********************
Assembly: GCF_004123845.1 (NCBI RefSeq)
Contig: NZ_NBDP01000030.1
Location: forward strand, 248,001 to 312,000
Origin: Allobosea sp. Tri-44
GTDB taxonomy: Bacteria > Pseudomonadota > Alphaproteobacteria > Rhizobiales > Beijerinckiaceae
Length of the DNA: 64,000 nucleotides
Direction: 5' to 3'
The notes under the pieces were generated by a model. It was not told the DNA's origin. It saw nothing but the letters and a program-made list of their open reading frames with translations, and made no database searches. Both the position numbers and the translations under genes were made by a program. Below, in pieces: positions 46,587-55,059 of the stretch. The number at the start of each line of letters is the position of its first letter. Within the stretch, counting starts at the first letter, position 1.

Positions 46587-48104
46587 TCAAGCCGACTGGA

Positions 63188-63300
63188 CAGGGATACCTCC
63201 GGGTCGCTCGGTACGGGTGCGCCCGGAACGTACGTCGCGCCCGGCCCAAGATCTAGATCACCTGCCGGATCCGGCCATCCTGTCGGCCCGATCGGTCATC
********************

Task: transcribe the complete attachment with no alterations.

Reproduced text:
Assembly: GCF_004123845.1 (NCBI RefSeq)
Contig: NZ_NBDP01000030.1
Location: forward strand, 248,001 to 312,000
Origin: Allobosea sp. Tri-44
GTDB taxonomy: Bacteria > Pseudomonadota > Alphaproteobacteria > Rhizobiales > Beijerinckiaceae
Length of the DNA: 64,000 nucleotides
Direction: 5' to 3'
The notes under the pieces were generated by a model. It was not told the DNA's origin. It saw nothing but the letters and a program-made list of their open reading frames with translations, and made no database searches. Both the position numbers and the translations under genes were made by a program. Below, in pieces: positions 46,587-55,059 of the stretch. The number at the start of each line of letters is the position of its first letter. Within the stretch, counting starts at the first letter, position 1.

Positions 46587-48104
46587 TCAAGCCGACTGGA

Positions 63188-63300
63188 CAGGGATACCTCC
63201 GGGTCGCTCGGTACGGGTGCGCCCGGAACGTACGTCGCGCCCGGCCCAAGATCTAGATCACCTGCCGGATCCGGCCATCCTGTCGGCCCGATCGGTCATC